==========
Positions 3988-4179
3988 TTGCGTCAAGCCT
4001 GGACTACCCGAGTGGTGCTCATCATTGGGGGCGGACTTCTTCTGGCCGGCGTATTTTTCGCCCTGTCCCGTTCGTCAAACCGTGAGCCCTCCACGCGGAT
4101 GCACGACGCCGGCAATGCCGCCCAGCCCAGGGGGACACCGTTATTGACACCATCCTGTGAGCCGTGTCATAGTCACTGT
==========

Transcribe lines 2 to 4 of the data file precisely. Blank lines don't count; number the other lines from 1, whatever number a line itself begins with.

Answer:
3988 TTGCGTCAAGCCT
4001 GGACTACCCGAGTGGTGCTCATCATTGGGGGCGGACTTCTTCTGGCCGGCGTATTTTTCGCCCTGTCCCGTTCGTCAAACCGTGAGCCCTCCACGCGGAT
4101 GCACGACGCCGGCAATGCCGCCCAGCCCAGGGGGACACCGTTATTGACACCATCCTGTGAGCCGTGTCATAGTCACTGT